How the Food Industry Defines Botanicals

June 5, 2012
More than 1,600 botanicals and their derivatives are sold in the U.S. in a special food category called "dietary supplements."

Botanists conservatively estimate that 250,000 species of flowering plants exist on Earth, some 85,000 plant species worldwide have been used as medicinal botanicals, and as much as 80 percent of the world's population relies on herbal or botanical medicine, according to the Geneva, Switzerland-based World Health Organization (WHO).

Botanicals are defined as fresh or dried plants, plant parts, or plants' isolated or collective chemical components, extracted in water, ethanol, or other organic solvents, plus essential oils, oleoresins, and other extractives used for flavoring, fragrance, functional health benefits, medicine, or other uses, according to eNotes.com. Some also can be classified as herbs, plants used for flavor, fragrance, or medicinal qualities, such as caraway, parsley, rosemary, sage, and thyme. Others fall under the classification of spices, piquant aromatic plant materials, usually of tropical origin, such as cloves, cinnamon, nutmeg, and pepper, used to season food. Commonly used in foods, drugs, and cosmetics, over 1,600 botanicals and their derivatives are sold in the U.S. in a special food category called "dietary supplements."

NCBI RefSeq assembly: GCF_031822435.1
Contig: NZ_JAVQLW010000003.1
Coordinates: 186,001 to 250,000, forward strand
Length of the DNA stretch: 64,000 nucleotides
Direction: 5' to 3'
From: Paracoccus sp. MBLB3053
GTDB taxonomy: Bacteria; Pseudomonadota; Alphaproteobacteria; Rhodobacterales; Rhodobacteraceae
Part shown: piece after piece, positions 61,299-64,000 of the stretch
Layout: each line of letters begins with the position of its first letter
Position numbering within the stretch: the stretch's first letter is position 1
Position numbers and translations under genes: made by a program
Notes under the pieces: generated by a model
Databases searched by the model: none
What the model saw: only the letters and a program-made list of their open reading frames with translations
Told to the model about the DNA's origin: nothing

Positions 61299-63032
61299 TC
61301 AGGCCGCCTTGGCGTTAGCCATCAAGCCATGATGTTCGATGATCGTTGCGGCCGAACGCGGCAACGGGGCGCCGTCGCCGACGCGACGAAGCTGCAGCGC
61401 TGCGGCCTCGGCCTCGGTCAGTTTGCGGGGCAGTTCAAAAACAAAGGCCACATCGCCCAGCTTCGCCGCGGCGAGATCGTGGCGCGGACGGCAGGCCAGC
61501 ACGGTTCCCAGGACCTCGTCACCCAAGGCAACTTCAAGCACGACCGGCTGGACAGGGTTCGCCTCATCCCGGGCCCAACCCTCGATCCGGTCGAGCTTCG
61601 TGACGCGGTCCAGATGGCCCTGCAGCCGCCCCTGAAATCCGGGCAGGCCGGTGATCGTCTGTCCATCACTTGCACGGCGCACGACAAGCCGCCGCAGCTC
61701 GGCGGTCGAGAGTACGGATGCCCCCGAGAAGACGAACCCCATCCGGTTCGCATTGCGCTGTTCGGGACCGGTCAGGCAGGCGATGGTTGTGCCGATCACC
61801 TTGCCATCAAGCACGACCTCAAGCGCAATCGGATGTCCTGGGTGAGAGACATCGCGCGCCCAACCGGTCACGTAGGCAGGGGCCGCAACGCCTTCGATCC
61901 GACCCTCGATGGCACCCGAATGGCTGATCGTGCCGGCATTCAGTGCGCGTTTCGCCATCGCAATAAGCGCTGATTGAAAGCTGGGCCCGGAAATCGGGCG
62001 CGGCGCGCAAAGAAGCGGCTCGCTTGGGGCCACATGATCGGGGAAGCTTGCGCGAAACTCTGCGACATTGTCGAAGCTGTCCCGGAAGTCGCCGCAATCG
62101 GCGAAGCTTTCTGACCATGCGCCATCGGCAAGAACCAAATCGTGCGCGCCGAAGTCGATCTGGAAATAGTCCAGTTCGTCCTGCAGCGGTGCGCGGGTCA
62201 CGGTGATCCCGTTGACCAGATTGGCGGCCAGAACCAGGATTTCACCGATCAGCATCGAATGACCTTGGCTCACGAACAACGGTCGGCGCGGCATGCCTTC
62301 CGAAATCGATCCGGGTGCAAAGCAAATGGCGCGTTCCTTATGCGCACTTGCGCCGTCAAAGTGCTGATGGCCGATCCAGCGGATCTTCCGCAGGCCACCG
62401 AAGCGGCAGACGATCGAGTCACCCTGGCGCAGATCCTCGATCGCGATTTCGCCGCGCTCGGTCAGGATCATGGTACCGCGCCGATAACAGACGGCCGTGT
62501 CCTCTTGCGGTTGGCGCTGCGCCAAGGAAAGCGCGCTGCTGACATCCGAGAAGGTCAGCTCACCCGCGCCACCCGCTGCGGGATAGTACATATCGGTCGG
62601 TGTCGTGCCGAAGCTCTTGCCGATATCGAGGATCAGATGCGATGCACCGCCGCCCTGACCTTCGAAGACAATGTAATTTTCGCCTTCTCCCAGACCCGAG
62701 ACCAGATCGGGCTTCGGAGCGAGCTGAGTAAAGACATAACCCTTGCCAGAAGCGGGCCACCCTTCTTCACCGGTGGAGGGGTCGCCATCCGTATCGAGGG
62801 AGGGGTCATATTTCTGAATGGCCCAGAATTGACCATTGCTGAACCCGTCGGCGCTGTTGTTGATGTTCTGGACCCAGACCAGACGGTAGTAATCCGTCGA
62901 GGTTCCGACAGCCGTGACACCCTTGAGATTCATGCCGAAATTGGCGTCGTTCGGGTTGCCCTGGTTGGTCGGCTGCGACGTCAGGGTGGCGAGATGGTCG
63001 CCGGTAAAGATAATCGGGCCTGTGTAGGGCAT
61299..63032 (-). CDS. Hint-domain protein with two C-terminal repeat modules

More than 250 botanicals, often in the form of concentrated extracts, are commonly added during food product manufacturing for flavor, fragrance or technical characteristics, such as coloring, thickening, or preservative activity as natural ingredient additives for many categories of food products, including baked goods, canned goods, meat products, dairy products, candy, nonalcoholic beverages, and alcoholic beverages. Many botanical ingredients have a long history of use and are generally recognized as safe (GRAS).

To enter the American market, a new ingredient not previously marketed materially in the U.S., must receive prior approval by the FDA. The manufacturer (or industry trade organization) may submit toxicological data to the FDA in support of the ingredient's safety.

In 1994 the U.S. Congress passed the Dietary Supplement Health and Education Act, which created a special food regulatory category for dietary supplements, including vitamins, minerals, herbs or other botanicals, amino acids, or other dietary substances used to supplement the diet by increasing the total dietary intake. Concentrates, metabolites, constituents, extracts, or their combinations also are included in the definition.

Dietary supplements are regulated as foods rather than as drugs despite the fact that most such products are intended to provide a health benefit. The vast majority of botanicals available on the American market, from over 1,600 plant species, are sold as dietary supplements.

Many well-known botanicals sold as dietary supplements in the U.S. also are available in other Western countries, notably Germany, where they are regulated as drugs under a special category called phytomedicines. By definition, phytomedicines include the totality of chemical constituents within a botanical or plant part rather than a single isolated chemical component. Well-known botanicals in this category are garlic, ginkgo leaf extracts, echinacea, ginseng, kava kava, saw palmetto, St. John's wort , and valerian. In European markets these botanicals are strictly regulated.

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